Elderly Anna's Anaesthesia
Managing Anaesthesia In An Older Patient
Anna is a 14 year old Kelpie Cross who started coming to Pascoe Vale Vet Hospital for routine check-ups early last year. During one of her visits, we discussed with her owner her severe dental disease. Anna’s owner knew that her teeth were in a bad way and causing her a lot of discomfort but was concerned about her ability to cope with the general anaesthetic that would be required to perform the procedure. We discussed the many ways in which we could make the anaesthetic as safe as possible for an older dog but Anna’s dad was still very worried about the risk of her not surviving the procedure. Together we decided to put the idea of a dental procedure on hold for the moment, but to start feeding her a prescription dental diet so that we could at least slow down the progression of her dental disease.
We continued to see Anna each month for her routine check-ups and at each visit reassessed her general health. This included a look in her mouth to monitor any changes. During one of these monthly visits, we detected a heart murmur when listening to her chest with a stethoscope – a sign that Anna’s heart is losing its efficiency. Although there were no outside signs that she was being affected by the changes inside her heart, this increased her anaesthetic risk, and Anna’s owner was more reluctant than ever to let her go under general anaesthesia.
Unfortunately, one of the effects of long term dental disease is bacterial spread to the heart valves, which weakens them and interferes with their normal function. So it was becoming even more important to clean her teeth. Along with her heart murmur, Anna was also starting to show other signs common to aging pets – reduced mobility, joint stiffness, and weight gain. Anna needed more intensive management to improve her overall health as her quality of life was deteriorating.
After discussion with Anna’s owner, we began to introduce several strategies to tackle her issues. First, we started giving her a course of injections to reduce joint inflammation and improve her mobility. Signs of improvement were soon seen, but Anna was continuing to gain weight as her owner was not able to walk her often. The weight gain was putting added strain on her joints and her heart, as well as other body organs. We started her on a prescription weight loss diet with strict guidelines, so that we could safely reduce her weight while not compromising her nutrition. She began losing weight and looking much better and happier for it!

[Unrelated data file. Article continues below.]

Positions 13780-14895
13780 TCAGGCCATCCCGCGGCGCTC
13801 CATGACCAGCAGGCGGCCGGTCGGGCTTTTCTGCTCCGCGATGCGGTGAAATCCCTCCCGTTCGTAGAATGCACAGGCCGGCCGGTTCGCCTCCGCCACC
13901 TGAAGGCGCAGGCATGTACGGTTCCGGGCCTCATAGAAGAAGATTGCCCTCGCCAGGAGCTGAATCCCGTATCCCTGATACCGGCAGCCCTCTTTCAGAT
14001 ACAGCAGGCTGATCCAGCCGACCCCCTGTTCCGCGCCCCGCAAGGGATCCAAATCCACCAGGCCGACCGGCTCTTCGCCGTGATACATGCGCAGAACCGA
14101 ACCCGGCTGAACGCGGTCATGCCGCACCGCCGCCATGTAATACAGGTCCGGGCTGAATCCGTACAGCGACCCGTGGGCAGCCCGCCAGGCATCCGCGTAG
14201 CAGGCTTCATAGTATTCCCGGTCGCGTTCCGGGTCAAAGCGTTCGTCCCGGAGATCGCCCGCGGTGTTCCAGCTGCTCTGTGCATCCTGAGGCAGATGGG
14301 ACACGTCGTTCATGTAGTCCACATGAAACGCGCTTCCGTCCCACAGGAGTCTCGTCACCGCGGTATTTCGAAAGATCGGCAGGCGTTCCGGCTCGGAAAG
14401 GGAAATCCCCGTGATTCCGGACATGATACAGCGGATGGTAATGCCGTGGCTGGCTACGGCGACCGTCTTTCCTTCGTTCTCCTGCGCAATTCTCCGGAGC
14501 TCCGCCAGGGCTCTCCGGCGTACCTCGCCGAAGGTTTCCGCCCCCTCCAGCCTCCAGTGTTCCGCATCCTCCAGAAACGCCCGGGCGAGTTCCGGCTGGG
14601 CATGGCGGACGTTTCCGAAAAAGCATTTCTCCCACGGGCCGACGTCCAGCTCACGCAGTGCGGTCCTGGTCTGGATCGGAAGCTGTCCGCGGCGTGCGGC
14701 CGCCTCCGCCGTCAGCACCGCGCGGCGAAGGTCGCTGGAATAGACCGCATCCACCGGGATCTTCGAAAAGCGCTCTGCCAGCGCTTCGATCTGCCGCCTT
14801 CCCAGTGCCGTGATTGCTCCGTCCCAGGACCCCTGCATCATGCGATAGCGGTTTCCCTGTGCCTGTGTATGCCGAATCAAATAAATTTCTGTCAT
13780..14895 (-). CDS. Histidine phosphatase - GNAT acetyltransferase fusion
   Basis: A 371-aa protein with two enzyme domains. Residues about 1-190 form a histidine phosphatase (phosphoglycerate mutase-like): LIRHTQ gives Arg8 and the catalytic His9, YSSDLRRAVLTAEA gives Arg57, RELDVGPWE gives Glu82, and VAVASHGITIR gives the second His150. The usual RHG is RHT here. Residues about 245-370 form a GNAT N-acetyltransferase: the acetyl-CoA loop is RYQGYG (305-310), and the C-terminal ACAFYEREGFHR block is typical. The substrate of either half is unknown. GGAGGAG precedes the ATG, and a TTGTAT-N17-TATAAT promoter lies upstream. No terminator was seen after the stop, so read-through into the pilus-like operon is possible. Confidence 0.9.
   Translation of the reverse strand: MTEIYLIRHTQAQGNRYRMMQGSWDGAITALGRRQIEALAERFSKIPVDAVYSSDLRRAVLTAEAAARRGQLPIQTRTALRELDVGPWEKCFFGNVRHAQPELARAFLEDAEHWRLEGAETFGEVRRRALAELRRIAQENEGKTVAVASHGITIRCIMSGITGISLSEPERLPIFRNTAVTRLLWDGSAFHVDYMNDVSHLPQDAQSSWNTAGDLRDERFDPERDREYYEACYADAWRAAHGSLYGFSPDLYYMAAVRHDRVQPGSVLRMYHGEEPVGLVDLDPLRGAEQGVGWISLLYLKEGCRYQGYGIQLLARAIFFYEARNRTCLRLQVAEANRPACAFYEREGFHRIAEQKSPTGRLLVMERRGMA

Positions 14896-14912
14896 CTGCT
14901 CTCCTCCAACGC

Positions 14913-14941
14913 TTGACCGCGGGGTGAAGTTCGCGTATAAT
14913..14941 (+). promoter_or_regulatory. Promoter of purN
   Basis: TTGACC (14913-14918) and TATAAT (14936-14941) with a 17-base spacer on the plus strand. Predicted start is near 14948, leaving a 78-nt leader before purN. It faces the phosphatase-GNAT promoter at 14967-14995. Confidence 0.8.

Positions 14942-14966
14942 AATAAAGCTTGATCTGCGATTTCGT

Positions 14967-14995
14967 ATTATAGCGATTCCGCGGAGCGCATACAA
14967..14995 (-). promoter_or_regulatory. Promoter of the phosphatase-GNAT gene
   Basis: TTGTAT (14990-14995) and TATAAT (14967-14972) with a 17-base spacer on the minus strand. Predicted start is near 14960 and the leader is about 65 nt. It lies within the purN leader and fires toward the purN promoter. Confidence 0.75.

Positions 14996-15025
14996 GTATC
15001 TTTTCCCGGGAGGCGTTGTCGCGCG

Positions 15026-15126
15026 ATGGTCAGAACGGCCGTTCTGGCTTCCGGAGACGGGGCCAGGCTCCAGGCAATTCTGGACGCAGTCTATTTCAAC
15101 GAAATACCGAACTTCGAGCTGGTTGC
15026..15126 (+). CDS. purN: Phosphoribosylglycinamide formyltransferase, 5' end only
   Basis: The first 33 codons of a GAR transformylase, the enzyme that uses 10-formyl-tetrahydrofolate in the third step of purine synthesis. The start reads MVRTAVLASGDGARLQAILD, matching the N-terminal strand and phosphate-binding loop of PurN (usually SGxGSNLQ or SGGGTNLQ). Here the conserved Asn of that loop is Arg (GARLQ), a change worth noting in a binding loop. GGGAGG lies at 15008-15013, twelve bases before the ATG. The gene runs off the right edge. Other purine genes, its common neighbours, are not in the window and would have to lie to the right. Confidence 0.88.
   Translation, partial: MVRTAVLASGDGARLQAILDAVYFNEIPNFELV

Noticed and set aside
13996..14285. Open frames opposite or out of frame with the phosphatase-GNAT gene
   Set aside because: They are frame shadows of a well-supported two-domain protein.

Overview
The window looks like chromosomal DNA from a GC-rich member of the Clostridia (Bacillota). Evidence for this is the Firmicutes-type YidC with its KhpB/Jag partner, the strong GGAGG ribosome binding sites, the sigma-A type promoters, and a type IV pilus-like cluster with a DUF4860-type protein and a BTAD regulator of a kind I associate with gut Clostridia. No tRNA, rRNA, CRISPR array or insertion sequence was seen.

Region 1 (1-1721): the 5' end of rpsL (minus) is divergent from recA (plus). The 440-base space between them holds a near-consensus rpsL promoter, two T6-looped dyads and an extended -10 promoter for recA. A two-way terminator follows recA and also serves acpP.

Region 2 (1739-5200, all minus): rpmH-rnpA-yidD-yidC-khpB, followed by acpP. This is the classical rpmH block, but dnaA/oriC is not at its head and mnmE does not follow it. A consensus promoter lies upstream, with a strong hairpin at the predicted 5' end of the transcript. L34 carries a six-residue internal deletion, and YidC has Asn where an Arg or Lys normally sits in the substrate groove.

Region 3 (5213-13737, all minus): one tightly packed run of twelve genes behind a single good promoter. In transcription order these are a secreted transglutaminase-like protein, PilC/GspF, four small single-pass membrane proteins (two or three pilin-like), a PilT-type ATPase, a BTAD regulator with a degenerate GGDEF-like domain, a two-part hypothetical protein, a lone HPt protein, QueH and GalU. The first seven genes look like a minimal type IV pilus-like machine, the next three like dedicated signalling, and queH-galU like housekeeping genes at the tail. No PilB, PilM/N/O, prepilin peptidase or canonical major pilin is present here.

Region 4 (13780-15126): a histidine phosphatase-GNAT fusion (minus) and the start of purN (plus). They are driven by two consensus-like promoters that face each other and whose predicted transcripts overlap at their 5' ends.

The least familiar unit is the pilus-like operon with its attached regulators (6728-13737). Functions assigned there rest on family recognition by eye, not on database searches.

The next step was a general blood test, which showed no major problems with her blood cells, or her major abdominal organs including liver and kidneys. This was very good news as these organs are vitally important for the body to process anaesthetic medications and are among the most sensitive to the drop in blood pressure which often accompanies anaesthesia.
Given Anna’s improvement from managing her arthritis and weight, as well as her good blood test results, Anna’s owner was becoming more optimistic about her body’s ability to handle an anaesthetic. The next step was to check her heart in more detail. She came in for a day stay at the hospital to have chest x-rays taken and an ultrasound check of her heart. These confirmed that her heart did have changes consistent with heart failure, but after commencing some appropriate heart medication and repeating the chest x-rays we could clearly see less congestion in her chest, indicating improved heart function. We had done as much as we could to ensure that Anna’s body was in the best shape we could achieve to lessen her anaesthetic risk.
Anna’s owner was gradually becoming less fearful of the anaesthetic risk as he could see her improving. We booked her in for another day stay to have her dental procedure. During the procedure, we had one vet managing her general anaesthetic using carefully chosen medications that would keep her safely asleep and stable during the procedure, but would have the least effect on her heart rate and blood pressure. Her body was closely monitored throughout the anaesthetic including the use of specialised instruments and machines to check her blood pressure, heart rate and electrical activity, blood oxygen and carbon dioxide levels, and breathing rate. Meanwhile the second vet was working on her mouth, carefully extracting the teeth that were damaged beyond repair, and cleaning the teeth that remained sufficiently healthy. Her procedure went smoothly and without complication although, as expected, it took some time for all the work to be done. She recovered smoothly and gently from the anaesthetic and was able to go home later the same day.
Anna’s owner was very impressed with how quickly she recovered and she was back to eating and doing her daily activities by the next day! Since her operation, she has been back to us several times to confirm that she is healing well and has shown no ill effects from her dental procedure. We are all very happy that we were able to finally but safely get her dental disease under control. She is a perfect example of how an older pet, despite often having a few more health factors to consider and carefully manage, can still undergo a safe anaesthetic in order to have a necessary and life-changing operation.